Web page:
Before the sun rose on a cool winter morning, five theatre arts students and their faculty mentor were en route to Elkin Elementary School in Elkin, NC to make their debut as teachers in the Odyssey of the Mind program. Theatre Arts Education students spent almost eight hours on this valuable project, in addition to preparation time, and they left feeling more confident about their career path than ever before.
Theatre Arts Education student teachers, under the leadership of Dr. Janet Barton Speer, Distinguished Professor of Performing Arts, included Jake Sheffer, Jarrett Koski, James Shimo, Takema Howard, and Cat Langston. As a collaborative team, these individuals worked with 10 students, representing grades 6th through 12th. These young students were preparing for their regional Odyssey of the Mind competition.
Odyssey of the Mind is an international educational program that provides creative problem-solving opportunities for students from kindergarten through college. Participants are challenged to use their creativity to solve problems, ranging from building mechanical and architectural devices to creating art and performance to presenting their own interpretation of literary classics.
Dr. Speer said, “Theatre Arts Education students were excited to help with Odyssey of the Mind because they had been training in ‘think outside the box’ lessons since August when they came a week early to begin their methods studies. Odyssey of the Mind became a capstone experience, as our future teachers were challenged by bright North Carolina students. The students were able to offer exciting lessons that reflected positively on their hard work this semester.”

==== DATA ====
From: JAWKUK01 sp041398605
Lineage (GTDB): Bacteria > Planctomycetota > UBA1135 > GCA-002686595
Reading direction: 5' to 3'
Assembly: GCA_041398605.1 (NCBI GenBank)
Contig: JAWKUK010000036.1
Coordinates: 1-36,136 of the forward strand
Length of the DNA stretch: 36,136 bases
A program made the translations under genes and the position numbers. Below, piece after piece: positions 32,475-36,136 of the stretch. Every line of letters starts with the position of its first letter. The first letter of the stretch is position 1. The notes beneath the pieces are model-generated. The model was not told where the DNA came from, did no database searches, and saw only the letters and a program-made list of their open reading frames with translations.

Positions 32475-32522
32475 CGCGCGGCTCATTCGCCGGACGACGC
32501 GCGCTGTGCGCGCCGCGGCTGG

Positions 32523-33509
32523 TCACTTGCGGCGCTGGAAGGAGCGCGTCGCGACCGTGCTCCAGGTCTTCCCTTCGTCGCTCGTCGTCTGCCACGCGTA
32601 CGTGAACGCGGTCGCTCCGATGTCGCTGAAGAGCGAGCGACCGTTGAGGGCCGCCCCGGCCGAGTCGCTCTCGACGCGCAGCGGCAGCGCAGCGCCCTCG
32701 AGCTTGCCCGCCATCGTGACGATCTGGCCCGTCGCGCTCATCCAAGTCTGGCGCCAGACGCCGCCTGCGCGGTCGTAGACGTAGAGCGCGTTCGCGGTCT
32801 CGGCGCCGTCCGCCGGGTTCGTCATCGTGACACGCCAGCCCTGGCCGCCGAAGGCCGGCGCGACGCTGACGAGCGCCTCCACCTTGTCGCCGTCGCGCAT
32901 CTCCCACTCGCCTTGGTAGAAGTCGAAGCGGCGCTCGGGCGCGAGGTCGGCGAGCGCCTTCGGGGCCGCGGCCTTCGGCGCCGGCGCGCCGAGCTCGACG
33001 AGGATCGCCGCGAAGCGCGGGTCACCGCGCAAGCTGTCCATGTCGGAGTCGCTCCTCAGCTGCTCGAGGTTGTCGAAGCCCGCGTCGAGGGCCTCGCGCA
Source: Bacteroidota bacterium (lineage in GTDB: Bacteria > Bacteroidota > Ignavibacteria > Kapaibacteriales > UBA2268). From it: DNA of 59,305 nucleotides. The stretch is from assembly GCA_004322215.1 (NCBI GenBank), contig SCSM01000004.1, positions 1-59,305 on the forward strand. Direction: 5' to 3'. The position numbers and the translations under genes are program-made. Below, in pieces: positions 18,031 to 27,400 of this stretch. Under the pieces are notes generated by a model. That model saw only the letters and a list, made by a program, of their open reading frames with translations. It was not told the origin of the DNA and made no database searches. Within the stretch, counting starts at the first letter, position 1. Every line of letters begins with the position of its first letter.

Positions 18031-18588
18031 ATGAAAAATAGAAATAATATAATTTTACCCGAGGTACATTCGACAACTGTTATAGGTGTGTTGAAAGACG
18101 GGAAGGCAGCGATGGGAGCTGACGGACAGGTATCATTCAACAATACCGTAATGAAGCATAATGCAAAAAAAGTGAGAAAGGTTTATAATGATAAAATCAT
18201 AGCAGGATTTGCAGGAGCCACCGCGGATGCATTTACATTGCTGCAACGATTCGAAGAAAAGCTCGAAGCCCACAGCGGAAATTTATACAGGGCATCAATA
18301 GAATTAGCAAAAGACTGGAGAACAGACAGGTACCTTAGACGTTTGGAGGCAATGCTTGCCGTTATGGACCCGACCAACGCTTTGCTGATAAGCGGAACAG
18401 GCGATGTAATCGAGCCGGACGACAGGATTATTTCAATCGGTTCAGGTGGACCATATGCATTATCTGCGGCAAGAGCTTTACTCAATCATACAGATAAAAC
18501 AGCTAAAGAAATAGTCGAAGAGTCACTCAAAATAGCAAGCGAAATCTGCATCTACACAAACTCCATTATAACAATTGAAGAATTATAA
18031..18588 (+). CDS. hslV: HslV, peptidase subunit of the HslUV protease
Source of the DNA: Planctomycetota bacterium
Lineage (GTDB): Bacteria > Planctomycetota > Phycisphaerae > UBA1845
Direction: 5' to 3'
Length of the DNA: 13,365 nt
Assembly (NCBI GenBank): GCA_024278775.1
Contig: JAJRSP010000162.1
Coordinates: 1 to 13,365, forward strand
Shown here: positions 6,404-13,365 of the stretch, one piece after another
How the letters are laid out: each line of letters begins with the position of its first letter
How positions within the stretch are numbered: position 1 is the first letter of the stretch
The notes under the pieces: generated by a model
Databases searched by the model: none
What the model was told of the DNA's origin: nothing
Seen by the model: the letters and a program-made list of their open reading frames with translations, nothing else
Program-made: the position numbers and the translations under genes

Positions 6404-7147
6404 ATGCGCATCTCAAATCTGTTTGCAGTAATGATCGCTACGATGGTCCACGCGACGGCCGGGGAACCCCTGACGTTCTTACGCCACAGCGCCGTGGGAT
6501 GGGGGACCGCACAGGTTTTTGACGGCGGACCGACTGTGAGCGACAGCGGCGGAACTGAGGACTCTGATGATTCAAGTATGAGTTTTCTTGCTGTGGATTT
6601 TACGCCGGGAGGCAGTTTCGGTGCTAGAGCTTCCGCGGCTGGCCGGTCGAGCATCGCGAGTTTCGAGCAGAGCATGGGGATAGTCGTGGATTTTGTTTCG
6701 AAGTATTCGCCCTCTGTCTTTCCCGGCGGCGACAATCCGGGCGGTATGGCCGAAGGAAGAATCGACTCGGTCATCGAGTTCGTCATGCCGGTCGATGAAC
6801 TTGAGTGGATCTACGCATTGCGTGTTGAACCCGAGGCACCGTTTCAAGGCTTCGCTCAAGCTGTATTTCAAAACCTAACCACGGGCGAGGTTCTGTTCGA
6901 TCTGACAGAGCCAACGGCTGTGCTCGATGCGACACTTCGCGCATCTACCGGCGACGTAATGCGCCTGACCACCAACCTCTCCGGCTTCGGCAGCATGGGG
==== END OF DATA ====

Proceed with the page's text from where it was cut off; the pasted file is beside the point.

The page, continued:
Jarrett W. Koski reflects, “It was such a joy and honor to be a part of the Odyssey of the Mind. I really loved working with different students and being able to enhance their minds using the world of theatre.”
When recalling some of the lessons taught, Takema Howard said, “The students we worked with had great potential [with] a wide range of talent. It was just a great learning experience for everyone [involved].”
Theatre Arts Education students were able to work with the very brightest of students who attend public schools in rural North Carolina. Their lessons pertained to understanding body language in performance and how that language helps us communicate. In addition, instruction was provided on how one can learn from the body language of other people. Characterization and role playing exercises supported this incredible teaching and service-learning experience.
“Odyssey of the Mind was an extremely unique event in that it challenged me as a future educator to take what I already knew about theatre and apply it in a more universal manner. [The event] and the students were just as adventurous as I,” said Jake Sheffer.